The word “pedagogy” was more problematic. Traditionally, pedagogy has been defined as “the how to” in schooling (Doyle, 1992), which is “ruled by an anthropocentric positivism that aimed to communicate, discipline, and assess the learning of a human other” (Snaza, Sonu, Truman & Zaliwska, 2016, p. xxi). My initial explorations of a pedagogy of small, however, involved interactions that were taking place in two open, online spaces, outside the structured educational environments typically associated with pedagogy. Within these spaces, people self-organized without an identified facilitator. No one defined the tasks to be completed or the starting or stopping points and I do not think anyone within these communities would self-identify as a student within this context (Author). Given this context, it was difficult to see how the tradition definition of pedagogy might apply.
What if, however, we instead adopt a broader definition of pedagogy, one that extends outside of structured schooling and education? Describing what he called a “pedagogy of participation,” Downes (2010) suggested, “It makes sense to think of learning episodes as objects that inhabit the wider environment” (p. 31). Though he was speaking about learning in online spaces, might not this definition extend to the learning that takes place in the physical world but outside of formal schools and classrooms? What if we further accept that where there is learning, there is also teaching taking place? Such a pedagogy might more fully recognize small acts of teaching that continuously surround us, including those undertaken by human, non-human and inanimate beings. “Pedagogy” might, then, also be defined as “the how dos” of learning and teaching regardless of where they take place; it might recognize that acts of teaching are always taking place around us whether or not we notice and learn from them. It is this second definition of “pedagogy” that I associate with the idea of a pedagogy of small. Put together, a pedagogy of small, might therefore be tentatively defined as an intimate opportunity to learn from small acts of teaching that surround us continuously.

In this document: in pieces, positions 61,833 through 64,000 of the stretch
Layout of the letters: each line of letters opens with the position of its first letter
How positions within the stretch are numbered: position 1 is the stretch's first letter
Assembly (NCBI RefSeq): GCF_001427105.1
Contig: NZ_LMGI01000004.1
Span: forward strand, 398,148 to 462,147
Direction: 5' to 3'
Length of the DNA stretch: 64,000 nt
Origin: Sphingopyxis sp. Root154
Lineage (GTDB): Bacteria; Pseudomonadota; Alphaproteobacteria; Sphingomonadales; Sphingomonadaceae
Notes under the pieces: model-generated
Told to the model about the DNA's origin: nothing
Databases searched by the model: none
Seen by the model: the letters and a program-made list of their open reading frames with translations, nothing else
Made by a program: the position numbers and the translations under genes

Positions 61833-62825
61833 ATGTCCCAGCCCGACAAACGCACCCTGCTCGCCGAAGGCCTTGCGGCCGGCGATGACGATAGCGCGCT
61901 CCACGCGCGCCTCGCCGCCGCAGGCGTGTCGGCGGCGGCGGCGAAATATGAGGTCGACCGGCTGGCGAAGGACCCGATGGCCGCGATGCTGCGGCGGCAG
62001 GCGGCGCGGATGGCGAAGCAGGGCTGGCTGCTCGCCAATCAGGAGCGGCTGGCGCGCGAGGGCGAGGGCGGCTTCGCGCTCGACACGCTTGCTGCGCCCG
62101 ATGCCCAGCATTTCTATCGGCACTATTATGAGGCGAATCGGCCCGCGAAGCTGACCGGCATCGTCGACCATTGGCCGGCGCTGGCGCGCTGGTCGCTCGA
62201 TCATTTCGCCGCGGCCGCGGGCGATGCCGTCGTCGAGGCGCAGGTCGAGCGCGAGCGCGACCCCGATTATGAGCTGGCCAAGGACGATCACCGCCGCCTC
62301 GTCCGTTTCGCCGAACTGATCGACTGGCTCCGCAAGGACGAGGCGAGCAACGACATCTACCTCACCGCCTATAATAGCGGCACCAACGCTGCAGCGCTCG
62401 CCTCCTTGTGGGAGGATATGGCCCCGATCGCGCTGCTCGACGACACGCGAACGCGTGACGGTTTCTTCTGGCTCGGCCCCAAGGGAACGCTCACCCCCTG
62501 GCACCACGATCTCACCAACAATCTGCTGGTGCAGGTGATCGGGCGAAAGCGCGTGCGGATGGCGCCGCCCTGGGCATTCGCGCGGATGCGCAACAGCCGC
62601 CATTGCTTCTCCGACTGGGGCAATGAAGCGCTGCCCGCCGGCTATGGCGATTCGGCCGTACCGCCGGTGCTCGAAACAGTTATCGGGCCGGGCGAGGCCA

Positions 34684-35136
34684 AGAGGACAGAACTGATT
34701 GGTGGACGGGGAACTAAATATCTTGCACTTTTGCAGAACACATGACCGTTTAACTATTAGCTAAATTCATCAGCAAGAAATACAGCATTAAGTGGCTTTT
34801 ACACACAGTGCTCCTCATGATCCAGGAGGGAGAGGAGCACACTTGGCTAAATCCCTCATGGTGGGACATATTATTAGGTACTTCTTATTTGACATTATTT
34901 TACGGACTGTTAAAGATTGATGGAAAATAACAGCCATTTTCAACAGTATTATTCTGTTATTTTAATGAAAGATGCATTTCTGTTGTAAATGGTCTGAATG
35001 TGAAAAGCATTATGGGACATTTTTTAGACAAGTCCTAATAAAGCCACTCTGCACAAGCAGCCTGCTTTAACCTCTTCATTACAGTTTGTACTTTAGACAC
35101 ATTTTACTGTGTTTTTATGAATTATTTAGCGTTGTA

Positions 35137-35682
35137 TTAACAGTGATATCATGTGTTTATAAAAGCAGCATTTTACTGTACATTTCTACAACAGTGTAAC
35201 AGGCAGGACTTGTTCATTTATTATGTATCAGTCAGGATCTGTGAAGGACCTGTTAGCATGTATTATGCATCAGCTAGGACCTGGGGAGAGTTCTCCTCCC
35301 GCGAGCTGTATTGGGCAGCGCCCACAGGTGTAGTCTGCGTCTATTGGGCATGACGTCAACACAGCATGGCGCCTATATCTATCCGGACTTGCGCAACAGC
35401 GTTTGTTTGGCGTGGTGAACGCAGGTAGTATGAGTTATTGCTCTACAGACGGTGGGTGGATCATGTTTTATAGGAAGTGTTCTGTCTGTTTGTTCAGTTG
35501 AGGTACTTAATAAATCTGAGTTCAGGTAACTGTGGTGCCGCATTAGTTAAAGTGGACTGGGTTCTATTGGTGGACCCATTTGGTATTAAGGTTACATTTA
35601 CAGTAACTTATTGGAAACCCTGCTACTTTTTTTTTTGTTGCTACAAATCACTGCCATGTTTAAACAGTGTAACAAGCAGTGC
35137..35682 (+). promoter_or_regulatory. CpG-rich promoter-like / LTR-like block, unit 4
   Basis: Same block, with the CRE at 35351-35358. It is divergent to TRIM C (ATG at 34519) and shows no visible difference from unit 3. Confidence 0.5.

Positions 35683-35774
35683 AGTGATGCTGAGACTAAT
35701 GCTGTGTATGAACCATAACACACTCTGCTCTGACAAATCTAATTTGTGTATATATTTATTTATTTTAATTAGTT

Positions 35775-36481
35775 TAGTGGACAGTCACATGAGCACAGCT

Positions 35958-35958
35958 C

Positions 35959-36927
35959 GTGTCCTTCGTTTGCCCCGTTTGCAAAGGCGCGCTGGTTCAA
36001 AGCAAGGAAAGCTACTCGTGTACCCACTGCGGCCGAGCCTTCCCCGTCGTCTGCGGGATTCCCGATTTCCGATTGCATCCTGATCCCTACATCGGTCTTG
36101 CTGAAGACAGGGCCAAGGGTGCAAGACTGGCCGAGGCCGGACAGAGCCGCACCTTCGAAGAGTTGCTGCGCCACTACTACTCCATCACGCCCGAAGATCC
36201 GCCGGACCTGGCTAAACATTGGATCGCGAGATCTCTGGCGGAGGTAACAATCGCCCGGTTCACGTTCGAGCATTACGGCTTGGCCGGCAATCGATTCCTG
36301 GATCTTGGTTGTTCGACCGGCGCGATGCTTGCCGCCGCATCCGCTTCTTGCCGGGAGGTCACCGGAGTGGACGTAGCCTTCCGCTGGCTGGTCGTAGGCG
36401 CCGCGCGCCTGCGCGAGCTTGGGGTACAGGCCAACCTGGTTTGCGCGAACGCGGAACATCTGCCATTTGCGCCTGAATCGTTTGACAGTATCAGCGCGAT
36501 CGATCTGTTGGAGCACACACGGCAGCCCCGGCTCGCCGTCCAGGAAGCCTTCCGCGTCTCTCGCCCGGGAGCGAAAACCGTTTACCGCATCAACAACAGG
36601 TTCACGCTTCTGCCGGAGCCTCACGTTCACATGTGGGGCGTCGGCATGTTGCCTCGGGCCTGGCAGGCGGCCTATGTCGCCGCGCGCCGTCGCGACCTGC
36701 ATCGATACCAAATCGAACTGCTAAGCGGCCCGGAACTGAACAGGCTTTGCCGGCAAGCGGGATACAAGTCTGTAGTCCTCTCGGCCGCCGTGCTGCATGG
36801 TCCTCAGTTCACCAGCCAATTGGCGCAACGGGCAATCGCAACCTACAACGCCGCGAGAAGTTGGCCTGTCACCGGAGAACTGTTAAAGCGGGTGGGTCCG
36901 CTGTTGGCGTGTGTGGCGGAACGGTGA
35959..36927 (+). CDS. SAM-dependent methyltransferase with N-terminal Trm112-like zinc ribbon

What Benefits Might a Pedagogy of Small Afford?